More detailed instructions for getting mediwiki running are at: http://meta.wikimedia.org/wiki/Help:Installation
Now, get the Wikipedia XML dump from http://download.wikimedia.org/enwiki/. Find the most recent directory that contains a valid pages_articles.xml.bz2 file.
Also download the mwdumper.jar program from http://download.wikimedia.org/tools/. You'll need Java installed to run this program.
Configure your MySQL server to handle the load by editing /etc/mysql/my.cnf, changing the following settings:
[mysqld] max_allowed_packet = 128M innodb_log_file_size = 100M
[mysql] max_allowed_packet = 128M
Restart the server, empty some tables and disable binary logging:
$ sudo /etc/init.d/mysql restart $ mysql -p wikidb mysql> set sql_log_bin=0; mysql> delete from page; mysql> delete from revision; mysql> delete from text;
Now you're ready to load in the Wikipedia dump file. This will take several hours to more than a day, depending on how fast your computer is (a dual 1.8 Ghz Opteron system with 4 GiB of RAM took a little under 17 hours with an average load around 3.0 on the 20061103 dump file). The command is (all on one line):
$ java -Xmx600M -server -jar mwdumper.jar --format=sql:1.5 enwiki-20060925-pages-articles.xml.bz2 | mysql -u admin -p wikidb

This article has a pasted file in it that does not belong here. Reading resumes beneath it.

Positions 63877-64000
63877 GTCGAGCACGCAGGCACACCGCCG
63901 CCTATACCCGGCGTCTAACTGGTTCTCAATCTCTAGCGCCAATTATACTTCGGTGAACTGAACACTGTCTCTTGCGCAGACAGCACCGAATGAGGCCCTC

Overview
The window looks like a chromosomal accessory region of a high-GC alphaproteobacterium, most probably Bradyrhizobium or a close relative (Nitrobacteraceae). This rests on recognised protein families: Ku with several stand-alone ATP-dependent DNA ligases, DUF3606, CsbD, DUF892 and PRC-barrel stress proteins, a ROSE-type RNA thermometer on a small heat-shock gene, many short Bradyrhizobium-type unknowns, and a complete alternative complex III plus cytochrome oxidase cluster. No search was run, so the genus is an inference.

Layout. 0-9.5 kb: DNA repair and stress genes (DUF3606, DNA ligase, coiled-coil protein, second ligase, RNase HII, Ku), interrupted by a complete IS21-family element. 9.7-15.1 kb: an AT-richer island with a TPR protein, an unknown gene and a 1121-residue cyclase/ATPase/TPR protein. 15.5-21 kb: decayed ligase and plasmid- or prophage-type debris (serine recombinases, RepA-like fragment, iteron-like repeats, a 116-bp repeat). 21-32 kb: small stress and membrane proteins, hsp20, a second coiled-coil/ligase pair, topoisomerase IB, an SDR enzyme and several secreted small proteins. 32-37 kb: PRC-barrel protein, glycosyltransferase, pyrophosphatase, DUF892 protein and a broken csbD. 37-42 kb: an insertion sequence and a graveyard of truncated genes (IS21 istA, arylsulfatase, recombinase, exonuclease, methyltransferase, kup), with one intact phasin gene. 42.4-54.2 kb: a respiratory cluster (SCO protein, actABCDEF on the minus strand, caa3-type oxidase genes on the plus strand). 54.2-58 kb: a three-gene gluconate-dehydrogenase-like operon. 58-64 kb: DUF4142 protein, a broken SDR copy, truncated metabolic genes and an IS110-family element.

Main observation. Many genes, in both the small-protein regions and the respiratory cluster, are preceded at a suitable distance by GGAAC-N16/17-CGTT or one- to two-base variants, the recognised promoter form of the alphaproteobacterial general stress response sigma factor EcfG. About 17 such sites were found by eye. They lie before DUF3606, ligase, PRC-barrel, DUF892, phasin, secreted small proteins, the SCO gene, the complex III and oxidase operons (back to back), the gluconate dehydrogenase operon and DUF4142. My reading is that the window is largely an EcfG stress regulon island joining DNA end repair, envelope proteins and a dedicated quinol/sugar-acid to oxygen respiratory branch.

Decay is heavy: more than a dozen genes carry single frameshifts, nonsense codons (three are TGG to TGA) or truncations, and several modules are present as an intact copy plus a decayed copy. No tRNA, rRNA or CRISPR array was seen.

You'll use the administrator password you chose earlier. You can also use your own MySQL account, since you created the database, you have all the needed rights.
After this finishes, it's a good idea to make sure there are no errors in the MySQL tables. I normally get a few errors in the pagelinks, templatelinks and page tables. To check the tables for errors:
$ mysqlcheck -p wikidb
If there are tables with errors, you can repair them in two different ways. The first is done inside MySQL and doesn't require shutting down the MySQL server. It's slower, though:
$ mysql -p wikidb mysql> repair table pagelinks extended;
The faster way requires shutting down the MySQL server:
$ sudo /etc/init.d/mysql stop (or however you stop it) $ sudo myisamchk -r -q /var/lib/mysql/wikidb/pagelinks.MYI $ sudo /etc/init.d/mysql start
There are several important extensions to mediawiki that Wikipedia depends on. You can view all of them by going to http://en.wikipedia.org/wiki/Special:Version, which shows everything Wikipedia is currently using. You can get the latest versions of all the extensions with:
$ svn co http://svn.wikimedia.org/svnroot/mediawiki/trunk/extensions extensions
svn is the client command for http://subversion.tigris.org/. It's a revision control system that eliminates most of the issues people had with CVS (and rcs before that). The command above will check out all the extensions code into a new directory on your system named extensions.